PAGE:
I’ve been reflecting a little on some of the recent discussions I’ve had, mostly on Twitter, with those who have more expertise in emission scenarios, and energy systems, than in physical climate science specifically. I’ve found it a somewhat frustrating experience, but it seems that there’s also frustration on the other side too, specifically with the use of RCP8.5, which many seem to think is unrealistic.
One simple issue is that I think many climate scientists simply see the representative concentration pathways (RCPs) as bracketing the range of possible concentration pathways that we could follow, without thinking specifically about how we might do so. One reason for the latter is that there isn’t an easy way to determine how we might follow a specific concentration pathway; it will depend on our future energy pathway, how the carbon sinks respond, and on whether or not some carbon cycle feedbacks start to operate.
My impression is that many emission/energy experts think that we should put more focus on considering the impact of following a pathway that is likely, rather than simply considering a small sample of concentration pathways, at least one of which is seen as very unlikely. Climate models are, however, very computationally expensive, and so there is a limit to how many scenarios can be considered. It’s also important to be able to compare different climate models, so using the same basic scenarios can be important for that reason too. It’s also often possible to extrapolate between scenarios to work out how the system might respond if we followed some scenario that hadn’t explicitly been considered by a climate model.
One might think that if the highest concentration pathway isn’t really all that plausible anymore, that there shouldn’t be as much focus on it. There is certainly some merit to this. However, there are also reasons to still consider this scenario. One is that the impact of climate change depends mostly on how much we are likely to warm, which depends on how sensitive the climate is to these radiative perturbations. If you use RCP8.5 with a climate model that has a climate sensitivity near the middle, or lower half, of the range, then this can also represent what might happen if we follow a lower concentration pathway, but climate sensitivity turns out to be higher.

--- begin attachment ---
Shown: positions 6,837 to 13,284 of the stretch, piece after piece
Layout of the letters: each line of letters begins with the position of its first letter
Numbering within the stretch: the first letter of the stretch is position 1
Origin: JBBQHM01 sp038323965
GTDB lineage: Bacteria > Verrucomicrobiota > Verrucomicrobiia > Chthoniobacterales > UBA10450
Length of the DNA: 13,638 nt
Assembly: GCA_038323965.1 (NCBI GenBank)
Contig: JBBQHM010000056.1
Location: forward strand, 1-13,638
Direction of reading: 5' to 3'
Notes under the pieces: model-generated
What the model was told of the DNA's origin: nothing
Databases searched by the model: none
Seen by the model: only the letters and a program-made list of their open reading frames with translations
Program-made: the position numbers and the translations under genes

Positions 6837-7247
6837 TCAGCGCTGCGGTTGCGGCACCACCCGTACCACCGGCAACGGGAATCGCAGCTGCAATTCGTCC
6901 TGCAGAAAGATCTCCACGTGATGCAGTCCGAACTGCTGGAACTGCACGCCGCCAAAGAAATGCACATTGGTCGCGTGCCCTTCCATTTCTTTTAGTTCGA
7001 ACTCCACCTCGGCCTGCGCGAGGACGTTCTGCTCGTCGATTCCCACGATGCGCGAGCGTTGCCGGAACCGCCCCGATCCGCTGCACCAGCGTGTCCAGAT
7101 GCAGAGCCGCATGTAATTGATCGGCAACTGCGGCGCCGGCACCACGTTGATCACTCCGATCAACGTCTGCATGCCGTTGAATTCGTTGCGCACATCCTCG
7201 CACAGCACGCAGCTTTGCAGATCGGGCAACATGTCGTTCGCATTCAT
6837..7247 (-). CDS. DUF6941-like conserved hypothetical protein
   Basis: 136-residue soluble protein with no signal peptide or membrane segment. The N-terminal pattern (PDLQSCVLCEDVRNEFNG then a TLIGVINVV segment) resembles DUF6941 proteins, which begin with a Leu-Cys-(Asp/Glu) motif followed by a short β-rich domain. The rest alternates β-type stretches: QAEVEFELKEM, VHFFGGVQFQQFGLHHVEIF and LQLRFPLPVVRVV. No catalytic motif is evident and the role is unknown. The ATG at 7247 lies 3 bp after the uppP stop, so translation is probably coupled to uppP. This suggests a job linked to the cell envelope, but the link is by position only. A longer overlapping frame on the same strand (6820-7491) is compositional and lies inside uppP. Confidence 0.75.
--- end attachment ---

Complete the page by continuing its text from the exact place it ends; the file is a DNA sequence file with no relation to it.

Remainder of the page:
This is essentially my perspective; until someone can rule out the higher levels of warming (by considering both the plausible range of concentrations pathways and the range of climate sensitivity) then I think it is still important to understand the impact of these higher levels of warming.
I also think that this whole basic debate ignores something that I happen to think is key. We’re moving the Earth’s climate into a regime that we have probably never experienced before. We have some idea of what might happen, but we can’t really know for sure. Maybe we’ll be very lucky and find that it evolves smoothly and in ways that we can manage. Maybe, however, we’ll discover that some natural processes have been masking some of the forced warming, and that we have more warming in the pipeline than we expected, or that we’ve crossed some tipping points that lead to substantial, irreversible, changes on a short timescale.
Clearly we can’t avoid some future warming, since we can’t simply stop using fossil fuels overnight. However, rather than arguing about whether or not climate scientists are using the optimal concentration pathways in their models, maybe we should just recognise that we might not want to face too much more future warming and should spend our time finding ways to limit our future emissions. That’s just my view, of course. Other people probably have a different perspective.